TheGenealogist releases London Lloyd George Domesday Records
The following announcement was written by TheGenealogist:
TheGenealogist has released the records of 143,956 individuals to increase its Lloyd George Domesday Survey record set coverage. This unique online resource of nearly one million individuals records, can help researchers discover where an ancestor lived in the period 1910-1915. The new records this month are for properties situated in Balham, Battersea, Fulham, Hammersmith, Putney & Roehampton, Streatham, Tooting Graveney and Wandsworth.
Area outlined in red is covered in this latest release
This fascinating combination of maps and residential data from The National Archives is being digitised by TheGenealogist and enables researchers to precisely pinpoint an ancestor’s house on the large scale and exceptionally detailed hand annotated maps from the period. Fully searchable and linked to the versatile Map Explorer™, Diamond subscribers of TheGenealogist can see how an area has changed over time by switching between various georeferenced modern and historical map layers.
A property recorded in the Lloyd George Domesday Survey Field Book and map on 21 July 1913
Family historians often have problems finding where ancestors lived because road names can change over time. Researching the article discovered a shopkeeper living on the corner of Defoe Road and Tooting High Street. Daniel Defoe was a one time famous resident of Wandsworth. Using the Map Explorer now helps to identify that Defoe road has become Garrett Lane in modern times. The southernmost part of Garratt Lane is unusual in that two parallel streets exchanged names in the past. The original Garratt Lane was a narrower street while Garratt Terrace, on the other hand, was the main connection to Tooting Broadway. The south-east end of its length became Defoe Road before it reached the High Street, though many people were in the habit of mistakenly calling it Garratt Lane. For this reason it was agreed to exchange the names. Searching for where an ancestor lived using modern maps can be frustrating when they fail to pinpoint where the old properties had once stood.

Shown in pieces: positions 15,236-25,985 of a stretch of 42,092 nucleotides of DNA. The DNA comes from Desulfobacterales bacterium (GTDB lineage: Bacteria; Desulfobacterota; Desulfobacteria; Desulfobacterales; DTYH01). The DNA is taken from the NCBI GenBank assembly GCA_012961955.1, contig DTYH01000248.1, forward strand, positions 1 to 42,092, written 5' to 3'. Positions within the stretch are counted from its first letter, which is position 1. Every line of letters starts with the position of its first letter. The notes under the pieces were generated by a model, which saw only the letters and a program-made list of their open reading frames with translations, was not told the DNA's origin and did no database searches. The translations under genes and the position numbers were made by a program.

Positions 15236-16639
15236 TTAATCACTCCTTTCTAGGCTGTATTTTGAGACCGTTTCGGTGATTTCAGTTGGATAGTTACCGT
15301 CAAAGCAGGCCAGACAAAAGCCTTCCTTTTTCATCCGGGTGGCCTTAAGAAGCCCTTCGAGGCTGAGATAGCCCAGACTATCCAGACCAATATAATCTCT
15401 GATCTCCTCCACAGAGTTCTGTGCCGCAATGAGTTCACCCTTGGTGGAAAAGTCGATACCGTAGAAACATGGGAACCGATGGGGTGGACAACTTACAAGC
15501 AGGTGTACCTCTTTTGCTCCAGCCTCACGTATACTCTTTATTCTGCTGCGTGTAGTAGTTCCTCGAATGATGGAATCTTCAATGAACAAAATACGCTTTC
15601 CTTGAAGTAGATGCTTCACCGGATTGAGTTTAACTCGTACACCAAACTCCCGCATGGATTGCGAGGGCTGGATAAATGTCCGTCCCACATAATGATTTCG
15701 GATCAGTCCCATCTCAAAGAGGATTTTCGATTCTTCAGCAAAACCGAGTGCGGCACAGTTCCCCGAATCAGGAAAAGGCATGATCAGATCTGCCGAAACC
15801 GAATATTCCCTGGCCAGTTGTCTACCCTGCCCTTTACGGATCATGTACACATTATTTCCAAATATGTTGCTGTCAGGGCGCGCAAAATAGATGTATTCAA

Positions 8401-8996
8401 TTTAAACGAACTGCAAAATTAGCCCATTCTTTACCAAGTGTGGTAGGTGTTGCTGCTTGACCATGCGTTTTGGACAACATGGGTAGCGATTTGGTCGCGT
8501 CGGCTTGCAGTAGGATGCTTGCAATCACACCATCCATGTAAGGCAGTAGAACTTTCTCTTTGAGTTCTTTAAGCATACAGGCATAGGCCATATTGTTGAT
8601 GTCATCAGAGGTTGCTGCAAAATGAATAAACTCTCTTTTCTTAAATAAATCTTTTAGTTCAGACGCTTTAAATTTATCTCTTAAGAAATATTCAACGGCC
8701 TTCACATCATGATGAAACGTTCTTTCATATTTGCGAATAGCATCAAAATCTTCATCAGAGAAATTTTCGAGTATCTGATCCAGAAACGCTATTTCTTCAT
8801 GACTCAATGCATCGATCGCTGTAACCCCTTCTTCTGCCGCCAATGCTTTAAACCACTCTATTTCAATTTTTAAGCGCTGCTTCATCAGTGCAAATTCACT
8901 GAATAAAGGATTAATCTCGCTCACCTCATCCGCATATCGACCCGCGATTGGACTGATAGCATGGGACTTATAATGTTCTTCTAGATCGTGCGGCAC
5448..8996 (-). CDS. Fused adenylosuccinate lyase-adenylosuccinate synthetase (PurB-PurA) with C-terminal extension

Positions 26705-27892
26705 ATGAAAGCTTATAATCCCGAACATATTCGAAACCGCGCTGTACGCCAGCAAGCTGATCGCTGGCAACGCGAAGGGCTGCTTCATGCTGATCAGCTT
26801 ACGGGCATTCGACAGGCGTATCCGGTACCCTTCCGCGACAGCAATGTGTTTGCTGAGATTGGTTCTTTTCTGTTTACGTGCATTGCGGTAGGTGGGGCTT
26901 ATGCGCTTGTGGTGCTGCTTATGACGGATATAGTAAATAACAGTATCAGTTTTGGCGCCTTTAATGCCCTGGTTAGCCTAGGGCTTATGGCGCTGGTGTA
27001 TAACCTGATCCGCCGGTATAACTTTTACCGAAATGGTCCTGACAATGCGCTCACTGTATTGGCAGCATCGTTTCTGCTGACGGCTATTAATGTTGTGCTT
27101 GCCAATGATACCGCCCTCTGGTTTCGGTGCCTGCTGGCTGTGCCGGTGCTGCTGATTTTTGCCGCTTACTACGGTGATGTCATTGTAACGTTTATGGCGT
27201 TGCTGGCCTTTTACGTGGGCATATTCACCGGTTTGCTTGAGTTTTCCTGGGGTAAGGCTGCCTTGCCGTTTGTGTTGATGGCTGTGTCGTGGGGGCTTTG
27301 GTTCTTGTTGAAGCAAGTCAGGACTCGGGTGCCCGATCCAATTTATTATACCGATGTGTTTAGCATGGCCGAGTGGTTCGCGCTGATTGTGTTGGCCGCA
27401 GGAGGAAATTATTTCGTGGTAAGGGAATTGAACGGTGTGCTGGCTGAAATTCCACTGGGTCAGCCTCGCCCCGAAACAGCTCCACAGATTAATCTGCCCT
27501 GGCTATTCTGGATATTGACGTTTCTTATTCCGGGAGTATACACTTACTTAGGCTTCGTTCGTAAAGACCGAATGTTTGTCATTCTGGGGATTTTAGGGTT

• This new release identifies individual properties on extremely detailed 1910-1915 maps
• See images of original Field Books often with a detailed description of the property
• Locate an address found in a census or street directory down to a specific house on the map
• Fully searchable by name, parish and street
• The georeferenced OS maps are a layer over a modern street map underlay
• Changing the base map displayed allows researchers to understand what the area looks like today
Complementing the maps on TheGenealogist are the accompanying Field Books that will also provide researchers with detailed information relative to the valuation of each property, including the valuation assessment number, map reference, owner, occupier, situation, description and extent.
This mammoth project is ongoing with over 94,500 Field Books, each having hundreds of pages to conserve and digitise with associated large scale IR121 annotated OS maps.
See TheGenealogist’s feature article on using these records in “Finding the Wandsworth homes attacked in the WW1 ‘Lusitania’ Riots”:
To find out more about these records, you can also visit TheGenealogist’s informative record collection page at: TheGenealogist.co.uk/1910Survey/
Click this link to watch our video on these new records: https://youtu.be/ushl8j8ovzA